Frequently Asked Questions:
Sex Therapy

Do you take insurance?

Our psychotherapy fees start at $200 per 50 minutes (intake appointment fee is $300 for 50 minutes).We do not accept insurance, meaning we are not "in-network" with any health plans. Many of our therapy patients submit claims to their out-of-network health insurance and receive reimbursement - this depends on your insurance company and we recommend you reach out to them to ask about this.

What is sex therapy?
 

Sex therapy is a specialty in the field of psychotherapy which focuses on addressing specific sexual concerns. Sex therapists address issues of sexual dysfunction or distress around sex which can include:

  • low sexual desire or unequal interest in sex between partners

  • sexual arousal issues

  • performance concerns

  • inability or difficulty with orgasm

  • sexual pain disorders

  • concerns with compulsive sexual behavior/sex addiction

  • BDSM, kink, and fetish focused psychotherapy

  • Issues of sexual identity and questions around arousal patterns

What is the difference between a sex therapist and a “regular therapist”?

Sexual health knowledge, sex therapy supervision, and sex-specific specialized training differentiates a Certified Sex Therapist from a “regular therapist”. Certified Sex therapists are first trained as psychotherapists (marriage and family therapists, etc.) and then as sex therapists. The American Association of Sexuality Educators, Counselors, and Therapists (AASECT) is the organization that certifies Certified Sex Therapists (CSTs).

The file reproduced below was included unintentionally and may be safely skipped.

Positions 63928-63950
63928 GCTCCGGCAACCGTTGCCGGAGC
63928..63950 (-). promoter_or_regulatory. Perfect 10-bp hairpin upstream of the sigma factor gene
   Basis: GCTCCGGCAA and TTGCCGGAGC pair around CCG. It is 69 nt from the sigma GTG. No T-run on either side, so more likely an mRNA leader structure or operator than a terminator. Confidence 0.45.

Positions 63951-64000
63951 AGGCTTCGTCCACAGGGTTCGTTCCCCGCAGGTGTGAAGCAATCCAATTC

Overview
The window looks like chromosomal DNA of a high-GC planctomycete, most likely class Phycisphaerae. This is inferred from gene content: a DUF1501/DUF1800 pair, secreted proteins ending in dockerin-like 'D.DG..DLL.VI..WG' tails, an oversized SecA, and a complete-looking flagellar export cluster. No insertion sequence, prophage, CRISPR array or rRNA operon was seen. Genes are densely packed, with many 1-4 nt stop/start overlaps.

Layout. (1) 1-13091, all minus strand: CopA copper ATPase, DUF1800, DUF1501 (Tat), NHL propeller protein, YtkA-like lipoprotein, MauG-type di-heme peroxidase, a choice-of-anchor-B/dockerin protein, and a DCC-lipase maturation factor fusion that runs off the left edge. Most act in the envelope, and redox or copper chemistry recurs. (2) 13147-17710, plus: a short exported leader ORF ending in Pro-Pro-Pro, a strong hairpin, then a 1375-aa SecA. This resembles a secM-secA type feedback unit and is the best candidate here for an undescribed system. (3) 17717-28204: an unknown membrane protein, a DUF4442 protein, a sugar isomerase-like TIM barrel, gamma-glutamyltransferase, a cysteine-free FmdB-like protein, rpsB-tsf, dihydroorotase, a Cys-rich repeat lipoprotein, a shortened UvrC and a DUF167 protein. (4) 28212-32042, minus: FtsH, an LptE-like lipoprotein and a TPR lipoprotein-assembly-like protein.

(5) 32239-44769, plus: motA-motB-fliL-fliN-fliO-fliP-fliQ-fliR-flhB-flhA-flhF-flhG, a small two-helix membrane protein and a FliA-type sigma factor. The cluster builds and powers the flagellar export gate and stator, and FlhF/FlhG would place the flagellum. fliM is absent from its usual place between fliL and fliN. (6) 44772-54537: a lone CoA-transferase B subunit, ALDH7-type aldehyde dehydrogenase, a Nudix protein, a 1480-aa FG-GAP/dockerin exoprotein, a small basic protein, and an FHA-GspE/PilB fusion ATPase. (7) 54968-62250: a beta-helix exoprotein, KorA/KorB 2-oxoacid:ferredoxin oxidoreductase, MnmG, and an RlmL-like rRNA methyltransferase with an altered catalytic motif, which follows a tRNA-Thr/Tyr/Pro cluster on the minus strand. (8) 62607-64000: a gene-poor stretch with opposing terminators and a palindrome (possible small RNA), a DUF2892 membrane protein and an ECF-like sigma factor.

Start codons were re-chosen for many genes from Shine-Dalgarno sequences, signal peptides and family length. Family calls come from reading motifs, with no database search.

Does a sex therapist provide marriage counseling?

Generally speaking, yes. Communication problems often arise in relationships which need professional help. Many relationship issues are expressed through your sexual relationship, parenting styles, handling of finances, organization styles, etc. Certified Sex therapists are often also trained in relational concerns and can help you address unequal power dynamics and conflict in your relationship.

What are common symptoms that sex therapy treats?

  • Pain during sex

  • Lack of sexual desire

  • Reduced Libido

  • Lack of lubrication, arousal issues

  • Difficulty or inability to orgasm

  • Premature ejaculation

  • Erectile dysfunction or inability to maintain an erection

  • Sexual abuse or trauma

  • Sexual identity questions

  • Unequal sex drives between partners

  • Lack of sex between partners

  • Difficulty communicating around sexual matters

Can you refer me if I have a medical issue relating to sexual health?

Yes. Medical professionals and therapists often work together to achieve successful outcomes in treatment. If medical consultation or consultation with other sexuality professionals is necessary, this can be arranged. This may mean a consultation with a gynecologist, pelvic floor specialist, or urologist to discuss problems with the prostate, genital blood flow, hormone levels or other genital functioning.